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Ross Arlen Tieken


Sep 23

20 tweets

Distributism is often vaunted as a “third way,” a path between capitalism and socialism. Adherents often flock from both “sides,” hoping to correct the extremes. But this migration tends to view distributism as a gentler capitalism or soft socialism. This is not correct.

The distributist economy—or as Allen Tate called it, the Traditional economy—is a balanced, stable economy. No artificial statecraft is required to maintain. Distributism itself, as a body of simple principles, is merely a response to the abuses of the bourgeois revolution.

It sets itself against economic colonialism, chattel slavery, and usury. It is simply a statement that the ways that our peoples deal with money, goods, and labor should serve human dignity and the general welfare; the Common Good—a phrase almost destroyed by utilitarianism.

Our economies (communist, socialist, corporatist, capitalist, industrial, financial, technocratic) do not serve the Common Good. Most of us agree with this, so I will not elaborate on this point. People are searching for alternatives. But the source of the problem gets ignored.

All post-Enlightenment economies, none of which are satisfying or stable, emerge from one governmental and cultural substrate: the Bourgeois Bureaucratic State. This is no surprise, but in order to implement any economic abstraction, a massive bureaucracy is required.

The arguments in FAVOR of the bureaucratic, middle-class, centralized economy abound. All modern conveniences emerge from industrial societies. The hockey stick graph raises a specter in our minds. But many ask: “what did we sacrifice for this phone, these lightbulbs, this drug?”

So what role does Distributism play in our modern lives? Is it a philosophy for crank farmers and disaffected socialists? Or can it actually respond intelligently and powerfully to the economic abuses that we have come to accept as normative?

Distributism is a call to build a traditional economy OUTSIDE the State’s bureaucracy. But that attracts accusations of communes, elitism, obscurantism, Puritanism, and anarchism. How do we respond to these challenges, and address the question: what do we do with the State?

More poignantly, we must address the fact that distributism since Chesterton has been rife with advice to farmers and workers, the main victims of abstract economies. But there is room in a distributist approach to address the needs of the elite, who have suffered too.

Their taste and dignity has been undermined; the noblesse oblige has been destroyed by an all-consuming, middle-class clutching. They are without purpose or place, they are merely rich beyond anyone. They pursue nothing but vanity projects and ideological games.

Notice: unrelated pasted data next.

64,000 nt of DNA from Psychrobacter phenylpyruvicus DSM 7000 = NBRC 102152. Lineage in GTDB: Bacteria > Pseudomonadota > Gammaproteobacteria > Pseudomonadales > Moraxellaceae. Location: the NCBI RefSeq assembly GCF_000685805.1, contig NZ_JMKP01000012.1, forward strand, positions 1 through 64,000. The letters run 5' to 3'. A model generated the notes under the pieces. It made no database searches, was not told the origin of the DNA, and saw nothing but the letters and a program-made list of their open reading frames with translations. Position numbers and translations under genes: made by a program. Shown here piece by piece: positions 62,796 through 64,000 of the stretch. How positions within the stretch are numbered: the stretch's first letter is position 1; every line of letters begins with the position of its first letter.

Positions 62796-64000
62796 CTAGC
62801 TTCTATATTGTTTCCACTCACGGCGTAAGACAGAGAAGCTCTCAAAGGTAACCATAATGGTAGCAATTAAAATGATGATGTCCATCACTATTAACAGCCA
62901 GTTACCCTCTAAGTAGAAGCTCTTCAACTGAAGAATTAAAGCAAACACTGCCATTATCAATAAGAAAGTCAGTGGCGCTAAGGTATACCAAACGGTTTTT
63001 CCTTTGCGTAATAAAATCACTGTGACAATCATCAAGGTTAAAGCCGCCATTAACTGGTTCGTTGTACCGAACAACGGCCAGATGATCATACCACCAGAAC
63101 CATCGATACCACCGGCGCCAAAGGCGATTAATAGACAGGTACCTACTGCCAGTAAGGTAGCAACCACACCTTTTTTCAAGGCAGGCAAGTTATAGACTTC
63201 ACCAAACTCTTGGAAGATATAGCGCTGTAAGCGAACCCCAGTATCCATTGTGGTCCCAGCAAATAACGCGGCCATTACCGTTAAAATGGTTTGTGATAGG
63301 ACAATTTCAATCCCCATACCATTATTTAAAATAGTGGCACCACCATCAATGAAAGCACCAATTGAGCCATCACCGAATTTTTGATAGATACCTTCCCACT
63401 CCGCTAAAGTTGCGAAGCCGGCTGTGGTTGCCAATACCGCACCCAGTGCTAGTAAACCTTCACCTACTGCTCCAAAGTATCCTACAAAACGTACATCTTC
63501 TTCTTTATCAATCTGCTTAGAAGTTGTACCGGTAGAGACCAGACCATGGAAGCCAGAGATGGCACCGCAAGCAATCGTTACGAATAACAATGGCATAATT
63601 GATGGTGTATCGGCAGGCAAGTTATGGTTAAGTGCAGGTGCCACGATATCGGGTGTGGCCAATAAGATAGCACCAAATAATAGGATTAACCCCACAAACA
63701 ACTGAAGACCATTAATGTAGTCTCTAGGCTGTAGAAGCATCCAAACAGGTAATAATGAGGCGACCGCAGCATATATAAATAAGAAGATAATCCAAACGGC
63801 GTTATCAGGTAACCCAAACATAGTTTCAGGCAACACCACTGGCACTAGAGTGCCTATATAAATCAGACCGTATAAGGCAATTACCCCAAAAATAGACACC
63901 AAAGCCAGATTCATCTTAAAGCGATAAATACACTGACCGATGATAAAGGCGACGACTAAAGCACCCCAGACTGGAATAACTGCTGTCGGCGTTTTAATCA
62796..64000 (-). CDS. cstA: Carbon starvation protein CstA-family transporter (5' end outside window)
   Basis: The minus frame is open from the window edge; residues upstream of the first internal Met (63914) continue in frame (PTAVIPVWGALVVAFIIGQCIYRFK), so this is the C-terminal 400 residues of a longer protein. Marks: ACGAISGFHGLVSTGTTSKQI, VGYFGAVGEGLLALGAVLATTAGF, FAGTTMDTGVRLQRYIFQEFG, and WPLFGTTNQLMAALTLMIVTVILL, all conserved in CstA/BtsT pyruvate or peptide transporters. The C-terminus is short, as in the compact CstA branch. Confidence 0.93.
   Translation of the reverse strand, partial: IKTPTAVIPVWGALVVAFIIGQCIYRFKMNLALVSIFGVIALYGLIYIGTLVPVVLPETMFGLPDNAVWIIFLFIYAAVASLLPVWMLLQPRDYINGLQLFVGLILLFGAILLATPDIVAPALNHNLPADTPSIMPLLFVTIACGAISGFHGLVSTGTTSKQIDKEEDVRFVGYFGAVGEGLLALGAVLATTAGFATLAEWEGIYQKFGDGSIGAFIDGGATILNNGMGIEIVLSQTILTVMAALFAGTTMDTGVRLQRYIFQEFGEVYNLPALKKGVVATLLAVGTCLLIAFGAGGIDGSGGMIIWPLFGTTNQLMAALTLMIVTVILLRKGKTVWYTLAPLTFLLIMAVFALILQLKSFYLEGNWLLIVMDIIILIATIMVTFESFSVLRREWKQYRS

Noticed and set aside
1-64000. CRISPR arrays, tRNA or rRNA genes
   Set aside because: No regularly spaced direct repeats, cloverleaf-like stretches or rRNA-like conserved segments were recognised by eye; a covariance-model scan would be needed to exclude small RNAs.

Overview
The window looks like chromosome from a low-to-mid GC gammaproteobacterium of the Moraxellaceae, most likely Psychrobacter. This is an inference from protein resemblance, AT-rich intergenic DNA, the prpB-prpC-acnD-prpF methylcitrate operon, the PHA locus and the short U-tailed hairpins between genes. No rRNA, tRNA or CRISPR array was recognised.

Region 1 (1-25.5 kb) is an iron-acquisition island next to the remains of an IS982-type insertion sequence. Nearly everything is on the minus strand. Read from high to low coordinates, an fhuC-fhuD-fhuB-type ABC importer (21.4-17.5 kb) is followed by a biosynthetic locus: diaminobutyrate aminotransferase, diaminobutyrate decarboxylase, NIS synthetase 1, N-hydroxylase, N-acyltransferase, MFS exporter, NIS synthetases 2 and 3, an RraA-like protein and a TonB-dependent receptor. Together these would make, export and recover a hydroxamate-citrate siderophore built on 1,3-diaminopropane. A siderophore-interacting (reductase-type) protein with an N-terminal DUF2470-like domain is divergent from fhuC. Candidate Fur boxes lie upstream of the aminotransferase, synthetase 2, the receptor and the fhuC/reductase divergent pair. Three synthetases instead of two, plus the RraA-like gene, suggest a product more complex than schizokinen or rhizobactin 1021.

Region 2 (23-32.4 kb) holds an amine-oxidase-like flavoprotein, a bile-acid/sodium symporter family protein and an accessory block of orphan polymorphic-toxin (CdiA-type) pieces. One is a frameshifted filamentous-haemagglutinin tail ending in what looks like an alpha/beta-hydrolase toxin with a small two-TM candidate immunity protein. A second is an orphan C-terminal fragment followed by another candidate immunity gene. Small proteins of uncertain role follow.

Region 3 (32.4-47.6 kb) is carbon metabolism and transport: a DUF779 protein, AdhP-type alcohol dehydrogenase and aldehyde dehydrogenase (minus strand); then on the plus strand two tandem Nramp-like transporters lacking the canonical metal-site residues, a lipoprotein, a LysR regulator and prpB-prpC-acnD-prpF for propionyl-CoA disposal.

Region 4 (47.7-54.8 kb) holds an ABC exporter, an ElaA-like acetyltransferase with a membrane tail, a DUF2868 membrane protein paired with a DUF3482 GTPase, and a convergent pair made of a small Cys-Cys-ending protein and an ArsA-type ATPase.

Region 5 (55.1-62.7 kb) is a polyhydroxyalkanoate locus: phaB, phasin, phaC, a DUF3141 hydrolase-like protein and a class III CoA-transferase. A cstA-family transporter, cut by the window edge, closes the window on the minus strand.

They are not the descendents of the Lords, they are the descendents of Robespierre and Hamilton, of Cromwell and Lincoln. They are tasteless, formless, stateless, unmannerly technocrats and citizens-of-the-world. The loss of the true upper class is a cultural disaster.

Distributists sometimes conveniently ignore the existence of the Pareto principle, the persistence of hereditary wealth, the concentration of patronage, the benefits of meritocracy, and the natural desire of some farmboys to paint and write rather than plough and weed.

The pyramids were built on the backs of slaves, it is true. The Cathedrals were extracted from peasants (though willingly given, if the evidence serves us). And the Sistine Chapel was funded by a corrupt papacy. But these things are not without value.

The challenge for modern distributists is not to destroy hierarchy or wealth concentration; but to restore the NATURAL amity between NATURAL classes; to ensure that both the lowliest farmhand and the most wealthy landlord have their place, their dignity, and their morals intact.

We can only do this if we disavow the rapacious bureaucratic State, if we sneer at “efficiency,” if we block every government-sponsored exploitation of both the self-sustaining poor AND the highly productive wealthy.

The State serves one purpose: that is to open, maintain, and defend social spaces in which individuals and communities may freely pursue Truth, Beauty, and Goodness. This is the only mechanism by which the State can promote the Common Good.

Any “distributism” that desires everyone to have a roughly equal share of productive property, administered by… whom?… is Jeffersonian and Socialist and is not distributism.

Any “distributism” that is uncomfortable with calling itself Catholic, Christian, and based in the Church’s teaching on the Kingship of Christ and our Stewardship of the Land, is secular and ideology and is not distributism.

Any “distributism” which does not take into account basic economic and social realities (which means rejecting modern social [pseudo]science) is Utopian and spurious and is not distributism.

And before I get a hundred comments telling me I’m not the gatekeeper of Distributism, that I’m a nobody…yes I know. Feel free to misuse it. But I refuse to.

Ross Arlen Tieken


Writer, Teacher, Son of Texas. Substack:

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